Could the Prime Minister tell us how his government will intervene to promote peace in the Middle East?

Middle EastOral Question Period

2:20 p.m.

Saint-Maurice Québec

Liberal

Jean Chrétien LiberalPrime Minister

Mr. Speaker, as I said a few minutes ago, the escalation of violence will lead absolutely nowhere. I hope these people will consider that the only way to have peace is to return to the negotiating table.

I hope chairman Arafat will put pressure on those using violence to attack Israel—Hamas—so they will stop doing so and he may return to the negotiating table.

A year ago, a solution was in sight, but it was dropped. Canada is asking the parties to return in good faith to the negotiating table—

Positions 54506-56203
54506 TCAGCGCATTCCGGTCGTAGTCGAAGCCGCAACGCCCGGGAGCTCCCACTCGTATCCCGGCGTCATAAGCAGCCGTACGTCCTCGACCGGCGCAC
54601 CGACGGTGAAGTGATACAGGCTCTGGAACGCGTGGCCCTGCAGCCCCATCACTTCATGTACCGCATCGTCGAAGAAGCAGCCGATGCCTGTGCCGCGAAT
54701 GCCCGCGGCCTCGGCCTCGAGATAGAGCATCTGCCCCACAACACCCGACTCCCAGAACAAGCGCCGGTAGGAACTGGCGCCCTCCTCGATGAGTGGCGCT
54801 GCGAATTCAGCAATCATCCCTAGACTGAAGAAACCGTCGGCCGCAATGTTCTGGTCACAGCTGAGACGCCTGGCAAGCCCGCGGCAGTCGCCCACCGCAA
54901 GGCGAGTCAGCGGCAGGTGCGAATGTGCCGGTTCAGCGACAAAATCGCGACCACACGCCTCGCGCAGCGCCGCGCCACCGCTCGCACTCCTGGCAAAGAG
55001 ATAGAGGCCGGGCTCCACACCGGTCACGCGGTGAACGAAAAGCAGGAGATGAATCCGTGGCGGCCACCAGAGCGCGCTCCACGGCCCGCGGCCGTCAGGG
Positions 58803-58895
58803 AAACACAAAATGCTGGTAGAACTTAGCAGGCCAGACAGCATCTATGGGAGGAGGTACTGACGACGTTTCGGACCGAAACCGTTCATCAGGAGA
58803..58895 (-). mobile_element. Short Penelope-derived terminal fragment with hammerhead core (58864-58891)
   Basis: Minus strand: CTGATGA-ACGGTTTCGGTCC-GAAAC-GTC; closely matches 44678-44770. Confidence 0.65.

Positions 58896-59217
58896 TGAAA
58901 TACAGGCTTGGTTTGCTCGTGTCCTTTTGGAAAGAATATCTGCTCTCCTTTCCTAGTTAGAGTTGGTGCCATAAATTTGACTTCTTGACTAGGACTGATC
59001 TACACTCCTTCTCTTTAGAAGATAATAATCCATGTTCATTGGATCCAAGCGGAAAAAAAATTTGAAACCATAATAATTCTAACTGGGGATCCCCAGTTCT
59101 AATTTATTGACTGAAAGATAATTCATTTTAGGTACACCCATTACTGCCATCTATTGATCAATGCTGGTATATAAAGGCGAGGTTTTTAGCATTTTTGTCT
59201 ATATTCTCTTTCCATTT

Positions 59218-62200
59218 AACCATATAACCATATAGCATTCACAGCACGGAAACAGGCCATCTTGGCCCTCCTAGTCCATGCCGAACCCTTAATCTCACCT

Middle EastOral Question Period

2:20 p.m.

The Speaker

The hon. member for Laurier—Sainte-Marie.

Middle EastOral Question Period

2:20 p.m.

Bloc

Gilles Duceppe Bloc Laurier—Sainte-Marie, QC

Mr. Speaker, the head of the European Union has said, and I quote “—the destabilization of the Palestinian authority will not help put a stop to the cycle of violence in the Middle East”.

The French Minister of Foreign Affairs has said that it would be a fatal error to go after the Palestinian authority.

To avoid playing into the hands of Hamas and the Hezbollah, will Canada too say that, in the current context, the Palestinian authority—and I stress this point—which must assume its responsibilities in connection with security, remains the only party Israel talks to in order to re-establish peace in the Middle East one day?

Middle EastOral Question Period

2:20 p.m.

Saint-Maurice Québec

Liberal

Jean Chrétien LiberalPrime Minister

Mr. Speaker, as I have just said, at this point, the only authority in Palestine is the Arafat government. There is no other.